While I was teaching a mobile multimedia class at CMP’s recent WEB2001 conference in San Francisco, I alluded to Apple’s “Digital Hub” concept. I was actually trying to make a point about how easy it is these days to move digital images from device to device.
But a number of people in the class wanted more information about this “hub” concept … so off we went.
In case you haven’t tripped across this term lately, it’s the notion that the PC is alive and well, and that it resides at the center of your digital universe. Through high speed connectivity such as FireWire, USB, PC cards, and 802.11b, you move multimedia files from cameras, DV recorders, scanners, and MP3 players to Apple (or Sony) computers.
When Steve Jobs first pitched this concept at a MacWorld keynote in 2000, I thought is was mostly marketing hype to assure us that it’s OK to continue to buy Apple hardware. But in the ensuing months, both Apple and Sony have proved they are committed to this concept, and even more important, it does seem valuable to consumers.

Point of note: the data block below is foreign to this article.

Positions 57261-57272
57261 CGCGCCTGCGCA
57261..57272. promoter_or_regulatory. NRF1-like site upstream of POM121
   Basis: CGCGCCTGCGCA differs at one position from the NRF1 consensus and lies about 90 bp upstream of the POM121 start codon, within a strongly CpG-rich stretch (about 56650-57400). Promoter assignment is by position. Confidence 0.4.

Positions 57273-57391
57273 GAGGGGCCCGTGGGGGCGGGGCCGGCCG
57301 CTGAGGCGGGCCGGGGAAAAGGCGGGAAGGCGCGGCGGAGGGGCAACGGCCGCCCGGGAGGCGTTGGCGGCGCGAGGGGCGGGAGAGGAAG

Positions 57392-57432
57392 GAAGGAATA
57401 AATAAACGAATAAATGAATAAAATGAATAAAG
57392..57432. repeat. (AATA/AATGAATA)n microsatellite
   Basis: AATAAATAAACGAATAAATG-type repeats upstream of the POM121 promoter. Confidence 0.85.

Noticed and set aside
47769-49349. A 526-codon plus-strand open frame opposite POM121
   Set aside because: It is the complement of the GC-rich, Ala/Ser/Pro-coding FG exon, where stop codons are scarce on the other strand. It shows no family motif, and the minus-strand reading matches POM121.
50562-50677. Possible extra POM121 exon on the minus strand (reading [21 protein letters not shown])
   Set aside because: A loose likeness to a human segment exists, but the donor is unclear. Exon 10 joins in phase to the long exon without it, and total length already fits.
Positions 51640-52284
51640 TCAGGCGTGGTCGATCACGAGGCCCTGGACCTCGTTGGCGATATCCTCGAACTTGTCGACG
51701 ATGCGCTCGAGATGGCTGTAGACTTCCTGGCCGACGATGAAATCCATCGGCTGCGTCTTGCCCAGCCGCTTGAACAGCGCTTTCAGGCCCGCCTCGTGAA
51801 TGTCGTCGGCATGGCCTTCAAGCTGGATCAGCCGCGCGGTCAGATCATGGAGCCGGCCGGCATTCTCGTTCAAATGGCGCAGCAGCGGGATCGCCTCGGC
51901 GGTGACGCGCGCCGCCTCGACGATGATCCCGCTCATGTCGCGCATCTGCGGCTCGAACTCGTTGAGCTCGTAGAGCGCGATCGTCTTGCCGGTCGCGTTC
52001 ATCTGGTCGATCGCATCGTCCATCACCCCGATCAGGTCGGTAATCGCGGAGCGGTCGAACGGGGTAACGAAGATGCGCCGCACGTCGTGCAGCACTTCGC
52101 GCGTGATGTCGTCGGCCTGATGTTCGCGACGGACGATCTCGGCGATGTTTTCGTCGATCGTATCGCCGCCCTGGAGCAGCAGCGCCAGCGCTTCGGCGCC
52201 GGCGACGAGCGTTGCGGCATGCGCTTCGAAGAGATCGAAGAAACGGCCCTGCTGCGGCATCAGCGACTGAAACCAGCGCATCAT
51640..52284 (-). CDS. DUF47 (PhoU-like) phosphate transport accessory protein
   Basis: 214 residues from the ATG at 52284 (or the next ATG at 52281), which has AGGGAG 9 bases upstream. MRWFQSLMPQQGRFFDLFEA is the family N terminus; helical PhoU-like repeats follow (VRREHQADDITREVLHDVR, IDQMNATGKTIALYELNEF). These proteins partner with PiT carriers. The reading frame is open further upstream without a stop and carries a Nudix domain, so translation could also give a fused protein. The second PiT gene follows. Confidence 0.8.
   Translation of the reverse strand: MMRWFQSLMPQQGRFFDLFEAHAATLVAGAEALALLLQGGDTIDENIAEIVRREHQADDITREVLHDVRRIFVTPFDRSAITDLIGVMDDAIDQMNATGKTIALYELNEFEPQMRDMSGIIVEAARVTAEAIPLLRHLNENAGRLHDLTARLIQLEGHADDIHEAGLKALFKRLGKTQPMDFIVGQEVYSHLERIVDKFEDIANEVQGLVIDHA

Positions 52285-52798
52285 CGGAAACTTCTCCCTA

How has Apple walked this talk? It started with their putting FireWire and USB connectivity in every computer they make. Then they released, free of charge, software to connect digital devices to their computers. iTunes, iMovie, and iDVD are easy to use and handy. I can move digital photos, movies, and music easily from my devices to my Mac.
Now it looks like Apple is ready to add another device to their digital hub — the rumored iPod will most likely be announced early next week. Some people think it is a FireWire portable that interfaces with iTunes for MP3 playback on the go. We’ll see.
What is clear is that there seems to be some merit to having an Apple or Sony computer (depending on your OS preferences) at the center of your digital universe if you’re a gadget fan who enjoys these toys.
OK, Sony … what do you have up your sleeve?
Do you think Apple and Sony are on to something here?